More money down
If high housing costs and lack of affordable housing weren’t enough to deter home buyers from attempting to break into Garfield County’s real estate market, qualifying for a home loan may now be the highest hurdle, right out of the gate.With the nation’s housing market in the tank and most of the country in a strong buyer’s market, lenders are tightening the purse strings on who gets qualified nowadays.”Basically what’s happening is the pool is being decreased,” said Bill Dillon, co-owner of Family Home Loans in Glenwood Springs. “The number of people that are qualifying today is shrinking.”A year ago where 50 people would qualify for a certain loan, today maybe only 40 of those same people would qualify for the same loan, Dillon said.”It’s the borrowers that are feeling the affects more than the lenders really,” he said.Lenders may be qualifying fewer buyers but Dillon said that they’re not seeing a decrease in the number of applications. Family Home Loans is a relatively new business to the area and Dillon indicated that he didn’t have enough historical data to get an accurate representation of the market.”Talking to some of the lending account representatives, they are seeing more applications now, but it’s probably people simply trying to hedge their bets,” he said.The thing that is affecting most buyers in Garfield and surrounding counties is the higher interest rates on the loans. Interest rates are hanging around 7 percent, up about half a percent from a year ago. That half percent may not sound like much but on a $500,000 loan, that could change the monthly payment by a substantial amount, Dillon said.”The same home for the same price a year ago compared to now is harder to get a loan for with the higher rate,” Dillon said. “What lenders were willing to get 6 percent return on a loan a year ago, they are now charging a 7 percent return.”A lot of it’s coming down to credit score, more and more, Dillon said. He said that what people were getting qualified for with a credit score of 640 a year ago, now need a 680 for the same loan. And people that were qualifying with a 680 now need a 720 for the same loan.”The lenders are reducing the loan to value ratio,” Dillon said. “Less and less will you be able to find a loan at 100 percent loan to value.”In a 100 percent loan to value deal the lender loans the entire home price to the buyer. These loans were more popular in the past, especially with first-time home buyers who didn’t have a lot of money to put into a down payment on a new home. And while these loans are still available today, they come at a greater price.”Those types of loans are still available,” Dillon said. “But it’s just not attractive anymore and it’s not practical for people. It’s going to mean a much larger monthly payment for the same house because they are going to have a much higher rate.”Lenders today are more likely to lend at an 80 or 90 percent loan to value ratio, Dillon said. What lenders are looking for is people that will have more invested in the home, providing the lenders with a bit more security.”Lenders are looking for the best case scenario,” Dillon said. “You’re going to be less likely to pick up and leave, the more you have personally invested in the property.”Contact John Gardner: email@example.comPost Independent, Glenwood Springs, Colorado CO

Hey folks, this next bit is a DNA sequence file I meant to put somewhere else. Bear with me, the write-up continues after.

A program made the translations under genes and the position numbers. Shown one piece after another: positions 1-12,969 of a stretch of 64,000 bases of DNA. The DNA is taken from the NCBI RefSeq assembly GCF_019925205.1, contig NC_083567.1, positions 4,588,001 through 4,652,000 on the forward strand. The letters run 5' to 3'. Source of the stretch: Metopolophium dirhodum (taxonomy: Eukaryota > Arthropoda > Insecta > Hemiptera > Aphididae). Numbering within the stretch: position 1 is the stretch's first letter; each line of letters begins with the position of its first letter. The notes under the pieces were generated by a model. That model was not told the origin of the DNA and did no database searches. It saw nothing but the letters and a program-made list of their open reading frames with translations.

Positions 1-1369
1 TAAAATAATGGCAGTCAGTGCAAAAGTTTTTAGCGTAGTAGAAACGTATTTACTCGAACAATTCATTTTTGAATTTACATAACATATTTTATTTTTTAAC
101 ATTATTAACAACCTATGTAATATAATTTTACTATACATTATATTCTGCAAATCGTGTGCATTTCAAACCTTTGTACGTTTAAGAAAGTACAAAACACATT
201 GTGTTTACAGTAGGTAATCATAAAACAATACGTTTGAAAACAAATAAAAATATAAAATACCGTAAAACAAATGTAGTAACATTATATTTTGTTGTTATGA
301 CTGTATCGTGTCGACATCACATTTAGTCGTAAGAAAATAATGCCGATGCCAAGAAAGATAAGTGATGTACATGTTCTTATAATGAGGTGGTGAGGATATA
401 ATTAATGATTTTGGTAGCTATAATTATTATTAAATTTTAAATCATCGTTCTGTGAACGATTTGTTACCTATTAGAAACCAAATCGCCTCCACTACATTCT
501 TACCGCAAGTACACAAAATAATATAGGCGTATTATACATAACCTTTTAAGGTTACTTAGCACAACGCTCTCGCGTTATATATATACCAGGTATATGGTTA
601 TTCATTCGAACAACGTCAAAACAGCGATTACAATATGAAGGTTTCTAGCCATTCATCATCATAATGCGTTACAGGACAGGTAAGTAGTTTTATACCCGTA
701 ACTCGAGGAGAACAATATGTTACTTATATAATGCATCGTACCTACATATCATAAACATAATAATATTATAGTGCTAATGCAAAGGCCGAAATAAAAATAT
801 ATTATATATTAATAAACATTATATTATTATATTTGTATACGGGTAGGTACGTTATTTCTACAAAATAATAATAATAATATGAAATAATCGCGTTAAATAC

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Imagine Glenwood and The City of Glenwood Springs is slated to host a virtual town hall at 5:30 p.m. Thursday, March 11.